Pandemic Prisoners Turn to TikTok
Inmates are serving death sentences by COVID-19. In the place society tries most to forget about, TikTok is giving us a glimpse of humanity.
It has long been observed that true ingenuity flows from the least expected places. TikTok has been no exception.
This rapidly growing social media empire provides incarcerated people the extraordinary opportunity to connect with the outside world they’ve been forcibly condemned from, so long as they manage to procure a contraband cell phone. In turn, these wildly creative individuals offer a window into their own everyday lives from a perspective that’s never been accessible to the public before, sparking a whole new category of mega-viral content.
From the comfort of our screens, we are able to witness the joy in silly dances and recreated internet challenges, the pain in struggling to afford price-gouged phone calls and seeking to satisfy endless hunger, and the friendship in shared laughs, tearful homesickness, and heavy remorse.
In short, we’re simply watching people act like people always have.
So why does it seem like we’re being let in on a grand secret? As if someone has leaned in to captivate us with mind-shattering fantastical whisperings, as long as we promise not to tell. Why did it take TikTok for us to realize how undeniably human prisoners are?
Perhaps it is because in America we have been taught that incarcerated people do not deserve to be treated as actual human beings—let alone be seen as one. To believe otherwise feels like an act of rebellion.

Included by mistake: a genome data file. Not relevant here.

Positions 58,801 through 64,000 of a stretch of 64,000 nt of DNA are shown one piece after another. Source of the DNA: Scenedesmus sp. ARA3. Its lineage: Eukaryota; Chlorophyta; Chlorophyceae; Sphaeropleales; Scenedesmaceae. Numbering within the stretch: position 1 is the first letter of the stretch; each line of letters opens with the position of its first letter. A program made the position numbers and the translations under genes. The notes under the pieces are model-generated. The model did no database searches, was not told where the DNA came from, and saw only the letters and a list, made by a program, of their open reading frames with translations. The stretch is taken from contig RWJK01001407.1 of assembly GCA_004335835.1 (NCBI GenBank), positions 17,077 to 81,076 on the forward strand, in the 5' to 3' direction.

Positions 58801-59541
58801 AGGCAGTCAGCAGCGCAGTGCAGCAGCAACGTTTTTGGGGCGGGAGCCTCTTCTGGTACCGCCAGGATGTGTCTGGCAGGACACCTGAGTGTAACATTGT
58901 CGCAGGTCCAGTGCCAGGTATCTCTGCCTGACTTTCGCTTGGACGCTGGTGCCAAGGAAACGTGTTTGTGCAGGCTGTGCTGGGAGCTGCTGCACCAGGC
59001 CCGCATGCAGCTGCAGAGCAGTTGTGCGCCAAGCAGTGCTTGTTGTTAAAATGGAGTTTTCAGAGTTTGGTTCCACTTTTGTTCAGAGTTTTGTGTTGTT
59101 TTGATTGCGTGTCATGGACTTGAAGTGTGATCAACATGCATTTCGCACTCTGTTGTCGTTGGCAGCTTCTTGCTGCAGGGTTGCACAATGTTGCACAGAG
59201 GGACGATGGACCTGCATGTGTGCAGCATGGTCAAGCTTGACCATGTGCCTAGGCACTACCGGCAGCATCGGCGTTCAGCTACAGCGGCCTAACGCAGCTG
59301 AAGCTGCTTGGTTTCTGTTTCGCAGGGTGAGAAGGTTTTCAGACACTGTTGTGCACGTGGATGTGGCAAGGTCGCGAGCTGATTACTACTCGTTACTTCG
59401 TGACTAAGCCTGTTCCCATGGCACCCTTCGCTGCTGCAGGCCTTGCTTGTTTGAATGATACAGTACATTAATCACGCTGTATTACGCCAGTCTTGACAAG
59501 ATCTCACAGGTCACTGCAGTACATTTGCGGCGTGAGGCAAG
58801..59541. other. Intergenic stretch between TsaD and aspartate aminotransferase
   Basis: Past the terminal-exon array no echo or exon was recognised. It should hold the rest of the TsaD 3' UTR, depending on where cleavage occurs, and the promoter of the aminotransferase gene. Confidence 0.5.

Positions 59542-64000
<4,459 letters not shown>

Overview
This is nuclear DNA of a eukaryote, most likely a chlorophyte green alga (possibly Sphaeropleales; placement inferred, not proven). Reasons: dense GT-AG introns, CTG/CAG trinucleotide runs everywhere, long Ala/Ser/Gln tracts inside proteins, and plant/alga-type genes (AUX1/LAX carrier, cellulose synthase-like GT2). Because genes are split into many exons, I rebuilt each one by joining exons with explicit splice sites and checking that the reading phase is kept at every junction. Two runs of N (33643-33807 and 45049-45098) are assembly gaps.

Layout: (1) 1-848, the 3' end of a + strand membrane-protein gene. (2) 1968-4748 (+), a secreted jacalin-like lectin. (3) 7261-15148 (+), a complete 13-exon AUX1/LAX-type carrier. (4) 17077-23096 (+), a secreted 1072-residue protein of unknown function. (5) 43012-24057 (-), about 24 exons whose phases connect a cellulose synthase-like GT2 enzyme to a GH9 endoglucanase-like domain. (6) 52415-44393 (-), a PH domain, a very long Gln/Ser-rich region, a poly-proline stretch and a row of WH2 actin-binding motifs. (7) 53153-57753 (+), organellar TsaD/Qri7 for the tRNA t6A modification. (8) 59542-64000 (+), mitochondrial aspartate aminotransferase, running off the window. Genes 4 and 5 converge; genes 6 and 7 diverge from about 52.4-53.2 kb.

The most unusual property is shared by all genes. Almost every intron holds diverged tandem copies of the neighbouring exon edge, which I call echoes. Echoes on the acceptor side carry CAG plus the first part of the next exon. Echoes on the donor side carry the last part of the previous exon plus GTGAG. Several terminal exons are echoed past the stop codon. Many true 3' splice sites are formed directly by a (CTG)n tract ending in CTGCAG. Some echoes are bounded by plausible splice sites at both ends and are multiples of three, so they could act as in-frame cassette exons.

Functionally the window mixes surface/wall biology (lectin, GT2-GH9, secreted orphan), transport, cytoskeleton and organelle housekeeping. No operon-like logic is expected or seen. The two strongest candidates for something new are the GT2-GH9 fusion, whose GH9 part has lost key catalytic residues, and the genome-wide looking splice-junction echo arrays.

But we didn’t reach this point overnight. America’s gradual and systematic dehumanization of marginalized populations is a generational issue rooted in racism and classism that’s persisted from womb to tomb—or cradle to cell. Centuries of white supremacy perpetuating the stereotype of Black and Brown communities as "dangerous," "undignified," and even "animal-like" led to large-scale inequity, such as the "white flight" in the 1950s and ‘60s where thousands of white American families fled urban environments as they became more racially diverse. Their escape from Black and Brown populations not only physically isolated, but societally polarized millions of innocent people. White America had no issue as these groups were institutionally redlined, denied mortgages and federal financial support, inadequately educated, and eventually, brutally policed and jailed. To them, it seemed not only logical but necessary for the government to restrict the monstrosities they’d been taught to fear from daring to pursue success in their human, wonderfully white world.
Seventy years later, we’re not too far off from this mindset of alienation and moral superiority. If we were, people wouldn’t be so utterly baffled to watch a TikTok of a person in prison and find the humanity in themselves unapologetically staring back.
The criminalization of poverty teaches us from a young age that all crime is rooted in evil, and those who break the law are bloodthirsty, twisted beasts that are unworthy of participating in society with the rest of us "good people."
We are never encouraged to consider the environment that fosters the behavior we’ve criminalized, and who those laws actually apply to. We are barred from questioning why we glamorize rich white executives doing lines of cocaine after securing a deal, yet a poor Black man from the "bad side of town" is serving five years in prison for the same offense. We also don’t consider why people are so desperate and willing to risk their lives to obtain money in the first place. Instead, we are trained to believe the young woman robbing a gas station to afford baby formula is an unforgivable creature. The teenager running drugs in their neighborhood to afford a chronically-ill family member’s medical bills deserves to rot in a jail cell for what they’ve done.
After all: you do the crime, you do the time, right?